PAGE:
The Courts have adopted a very restrictive approach with regards to secondary victims which can only be dealt with on a case by case basis. It appears the more shocking and tragic the event the more sympathy the Court will have. However it is your proximity to the event and witnessing the incident directly for yourselves, which is an extremely important factor.
How will my mental health personal injury claim be valued?
Your solicitor will arrange for you to meet with an appropriate medical consultant who will prepare a medical report detailing the circumstances of your accident, diagnosis, effects the accident has on your life, prognosis, and any treatment they recommend. This medical report will assist your solicitor and the Court to decide on the appropriate level of compensation you should receive.
Compensation for the psychiatric illness will depend on the severity of your symptoms and your prognosis. Your solicitor will look at the guidelines set by the judiciary and previous case law when deciding on the value of your claim. In addition to this, you can claim financial expenses such as loss of earnings, care, medical treatment, travel expenses, etc.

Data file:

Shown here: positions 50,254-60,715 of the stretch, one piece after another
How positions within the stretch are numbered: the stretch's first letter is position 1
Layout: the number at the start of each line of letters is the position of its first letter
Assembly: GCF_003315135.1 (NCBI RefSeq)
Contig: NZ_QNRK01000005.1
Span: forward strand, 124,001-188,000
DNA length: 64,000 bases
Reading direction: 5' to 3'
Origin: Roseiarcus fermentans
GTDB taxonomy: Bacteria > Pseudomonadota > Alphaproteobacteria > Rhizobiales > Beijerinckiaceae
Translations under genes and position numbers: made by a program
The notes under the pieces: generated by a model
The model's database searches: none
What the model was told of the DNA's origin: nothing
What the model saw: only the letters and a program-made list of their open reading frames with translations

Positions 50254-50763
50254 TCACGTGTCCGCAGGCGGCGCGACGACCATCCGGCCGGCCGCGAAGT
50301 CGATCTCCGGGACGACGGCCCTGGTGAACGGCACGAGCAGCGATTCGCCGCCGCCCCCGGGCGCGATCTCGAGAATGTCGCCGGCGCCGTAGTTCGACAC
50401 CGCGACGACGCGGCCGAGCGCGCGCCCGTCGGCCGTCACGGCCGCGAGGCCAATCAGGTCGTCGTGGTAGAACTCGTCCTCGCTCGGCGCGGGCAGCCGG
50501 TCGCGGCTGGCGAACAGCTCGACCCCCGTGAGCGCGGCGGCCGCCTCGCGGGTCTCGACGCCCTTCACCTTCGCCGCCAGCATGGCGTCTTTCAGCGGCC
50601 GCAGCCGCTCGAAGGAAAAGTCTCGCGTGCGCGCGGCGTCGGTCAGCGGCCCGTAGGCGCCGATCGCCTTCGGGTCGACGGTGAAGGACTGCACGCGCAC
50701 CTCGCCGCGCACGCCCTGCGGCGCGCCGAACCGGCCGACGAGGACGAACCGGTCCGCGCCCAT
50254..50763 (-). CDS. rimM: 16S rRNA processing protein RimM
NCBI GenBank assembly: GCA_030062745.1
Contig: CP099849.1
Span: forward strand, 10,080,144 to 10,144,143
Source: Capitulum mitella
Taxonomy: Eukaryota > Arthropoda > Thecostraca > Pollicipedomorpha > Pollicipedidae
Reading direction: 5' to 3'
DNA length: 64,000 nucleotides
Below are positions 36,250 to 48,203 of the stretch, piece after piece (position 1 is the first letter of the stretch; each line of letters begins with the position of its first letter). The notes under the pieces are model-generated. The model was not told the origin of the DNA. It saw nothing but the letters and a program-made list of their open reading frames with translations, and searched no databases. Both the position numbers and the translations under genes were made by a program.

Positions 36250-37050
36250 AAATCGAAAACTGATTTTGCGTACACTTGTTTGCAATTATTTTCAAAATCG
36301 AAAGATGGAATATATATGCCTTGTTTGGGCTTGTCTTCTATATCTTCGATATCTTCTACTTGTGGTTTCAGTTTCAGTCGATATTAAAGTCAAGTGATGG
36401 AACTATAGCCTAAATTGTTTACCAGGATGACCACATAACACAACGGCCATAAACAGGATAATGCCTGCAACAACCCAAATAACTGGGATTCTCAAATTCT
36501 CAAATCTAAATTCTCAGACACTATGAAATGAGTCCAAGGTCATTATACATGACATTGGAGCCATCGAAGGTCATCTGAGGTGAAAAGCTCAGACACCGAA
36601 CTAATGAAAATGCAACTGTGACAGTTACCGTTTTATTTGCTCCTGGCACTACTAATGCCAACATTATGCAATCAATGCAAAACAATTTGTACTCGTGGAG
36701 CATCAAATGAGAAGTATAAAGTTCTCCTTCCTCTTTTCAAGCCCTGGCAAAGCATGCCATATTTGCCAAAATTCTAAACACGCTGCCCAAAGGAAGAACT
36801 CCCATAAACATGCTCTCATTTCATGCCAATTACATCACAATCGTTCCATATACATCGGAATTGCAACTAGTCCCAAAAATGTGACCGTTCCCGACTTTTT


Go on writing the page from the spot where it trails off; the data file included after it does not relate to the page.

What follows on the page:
Care for psychological injury
Current treatments for mental health symptoms include, but are not limited to, medications, counselling, Cognitive Behavioural Therapy (CBT) and Eye Movement Desensitisation and Reprocessing (EMDR). CBT treatment is the most commonly used therapy which focuses on thoughts and behaviour. It helps manage problems and will look at coping techniques.
EMDR is a form of psychotherapy which involves focus on the traumatic event whilst receiving bilateral sensory stimulation including side to side eye movements, hand tapping and auditory tones. This has been found to reduce negative emotions resulting from the traumatic event.